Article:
Monday, 25 April 2016

Aging Gracefully

Hello friends,

A lot of us are turning 30 this year. If I have to read one more Facebook post about how old you are and how you don't want to leave your 20s, I may scream and then block everyone.

I don't often pull the 'I almost died from lung failure' or the 'I have cancer' card but honestly, I almost died from lung failure and I have cancer so I have no sympathy for your fears of getting older.

I get that you've reached a milestone in your life where you feel as though you may not have accomplished all that you though you may have at this point. Or you're scared that you're no longer in your 20s and have to seem like an adult. I get that in some ways. You're allowed to feel how you feel.

But really, just be happy you're alive and healthy. Or just be happy you're alive.

Embrace life. Embrace the fact that you get to plan vacations or pay off your mortgage. Or any of those things that seem so boring. Because I almost had a panic attack when I set up a disability fund at the bank and somehow ended up locking in money for three years because I'm not sure I have a three year life-expectancy.

So, when your 30th birthday, or any birthday, comes around this year, instead of panicking about getting older, be thankful for all that you have.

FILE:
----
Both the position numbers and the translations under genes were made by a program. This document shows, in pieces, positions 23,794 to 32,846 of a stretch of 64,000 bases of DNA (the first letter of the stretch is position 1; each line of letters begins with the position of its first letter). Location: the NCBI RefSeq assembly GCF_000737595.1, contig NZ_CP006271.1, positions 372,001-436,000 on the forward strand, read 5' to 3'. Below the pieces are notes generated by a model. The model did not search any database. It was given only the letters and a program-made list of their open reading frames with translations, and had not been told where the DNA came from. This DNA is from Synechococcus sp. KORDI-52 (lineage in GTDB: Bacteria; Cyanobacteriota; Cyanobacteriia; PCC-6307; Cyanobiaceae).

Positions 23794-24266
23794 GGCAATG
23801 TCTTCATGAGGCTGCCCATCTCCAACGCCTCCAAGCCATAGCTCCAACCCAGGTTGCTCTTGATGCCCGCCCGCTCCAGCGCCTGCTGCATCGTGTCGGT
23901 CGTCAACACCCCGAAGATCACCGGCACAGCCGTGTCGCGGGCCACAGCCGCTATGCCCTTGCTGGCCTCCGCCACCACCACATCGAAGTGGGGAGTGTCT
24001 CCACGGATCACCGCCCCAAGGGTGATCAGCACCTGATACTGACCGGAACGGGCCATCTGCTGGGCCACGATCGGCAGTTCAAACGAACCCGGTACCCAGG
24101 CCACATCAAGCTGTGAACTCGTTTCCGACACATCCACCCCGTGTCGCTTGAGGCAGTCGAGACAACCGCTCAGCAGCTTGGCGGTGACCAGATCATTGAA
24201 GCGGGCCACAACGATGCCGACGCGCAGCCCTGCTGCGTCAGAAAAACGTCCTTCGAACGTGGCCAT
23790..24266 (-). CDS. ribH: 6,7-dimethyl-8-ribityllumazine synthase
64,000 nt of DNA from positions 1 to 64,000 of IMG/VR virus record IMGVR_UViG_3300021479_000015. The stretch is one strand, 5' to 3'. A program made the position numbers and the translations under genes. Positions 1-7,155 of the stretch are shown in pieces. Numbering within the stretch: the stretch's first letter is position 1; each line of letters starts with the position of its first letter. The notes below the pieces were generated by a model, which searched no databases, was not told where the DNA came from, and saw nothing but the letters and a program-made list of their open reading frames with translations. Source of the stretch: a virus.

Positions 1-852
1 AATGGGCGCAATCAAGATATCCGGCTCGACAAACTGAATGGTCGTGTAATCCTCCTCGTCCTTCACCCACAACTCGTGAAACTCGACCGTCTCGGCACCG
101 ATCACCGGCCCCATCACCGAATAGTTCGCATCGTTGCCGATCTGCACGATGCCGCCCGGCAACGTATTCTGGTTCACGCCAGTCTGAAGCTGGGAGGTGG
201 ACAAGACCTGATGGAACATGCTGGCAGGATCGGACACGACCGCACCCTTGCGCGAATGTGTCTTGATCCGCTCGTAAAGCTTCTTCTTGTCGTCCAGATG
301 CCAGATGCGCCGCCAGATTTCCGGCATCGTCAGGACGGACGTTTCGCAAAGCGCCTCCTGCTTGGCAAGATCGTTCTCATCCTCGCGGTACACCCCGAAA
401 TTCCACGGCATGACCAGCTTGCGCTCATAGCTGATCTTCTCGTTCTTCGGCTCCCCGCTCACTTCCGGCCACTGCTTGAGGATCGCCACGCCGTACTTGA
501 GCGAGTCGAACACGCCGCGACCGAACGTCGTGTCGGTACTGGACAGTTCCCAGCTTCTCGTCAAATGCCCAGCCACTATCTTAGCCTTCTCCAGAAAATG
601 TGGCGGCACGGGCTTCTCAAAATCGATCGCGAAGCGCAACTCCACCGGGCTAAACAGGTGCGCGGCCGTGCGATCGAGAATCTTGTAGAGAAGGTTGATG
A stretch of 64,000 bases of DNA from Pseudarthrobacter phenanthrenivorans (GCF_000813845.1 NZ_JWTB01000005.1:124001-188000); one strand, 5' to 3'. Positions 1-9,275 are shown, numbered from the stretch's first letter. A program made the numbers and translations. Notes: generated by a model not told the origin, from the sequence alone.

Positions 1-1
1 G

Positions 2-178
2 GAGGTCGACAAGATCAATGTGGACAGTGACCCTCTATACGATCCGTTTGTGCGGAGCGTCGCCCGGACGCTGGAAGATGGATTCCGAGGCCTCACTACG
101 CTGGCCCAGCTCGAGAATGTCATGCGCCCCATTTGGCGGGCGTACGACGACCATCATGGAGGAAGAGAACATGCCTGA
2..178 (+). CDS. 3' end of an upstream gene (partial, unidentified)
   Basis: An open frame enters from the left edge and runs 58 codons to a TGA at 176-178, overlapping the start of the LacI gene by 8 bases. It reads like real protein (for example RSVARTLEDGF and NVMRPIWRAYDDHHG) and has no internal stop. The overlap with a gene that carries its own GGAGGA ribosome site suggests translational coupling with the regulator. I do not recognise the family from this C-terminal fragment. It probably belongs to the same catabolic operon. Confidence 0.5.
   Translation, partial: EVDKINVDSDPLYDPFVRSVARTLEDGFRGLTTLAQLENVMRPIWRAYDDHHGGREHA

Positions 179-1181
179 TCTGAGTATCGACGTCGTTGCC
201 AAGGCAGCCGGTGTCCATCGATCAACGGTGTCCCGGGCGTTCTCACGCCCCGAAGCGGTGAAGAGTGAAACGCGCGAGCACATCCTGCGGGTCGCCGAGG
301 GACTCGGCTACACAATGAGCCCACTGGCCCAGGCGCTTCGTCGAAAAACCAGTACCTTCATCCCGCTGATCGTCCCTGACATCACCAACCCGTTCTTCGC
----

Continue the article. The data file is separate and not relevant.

Because you really don't want the alternative.



Dave said...

Your situation gives the everyday "concerns" of otherwise healthy people a different perspective. You are right that we need to value the things that are often too easy to take for granted.

Sharon Fawcett said...

I am glad you wrote this, Alley, and you have earned the right to a wee rant against those who bemoan the "loss" of youth! I didn't believe I would make it out of my twenties alive (due to a different kind of battle than those you've faced), and I can say that each year beyond 29, 39, AND 49 has been a gift. :)

Bonny said...

I agree with your post. I hear people complain constantly about getting older and hating those milestone birthdays. I look forward to them. I was diagnosed with cancer at 37 and making it to my 50th birthday was a thrill, because I was allowed the priviledge to grow older. Illness does give you a different perspective, and Sharon is correct. Each year is a gift.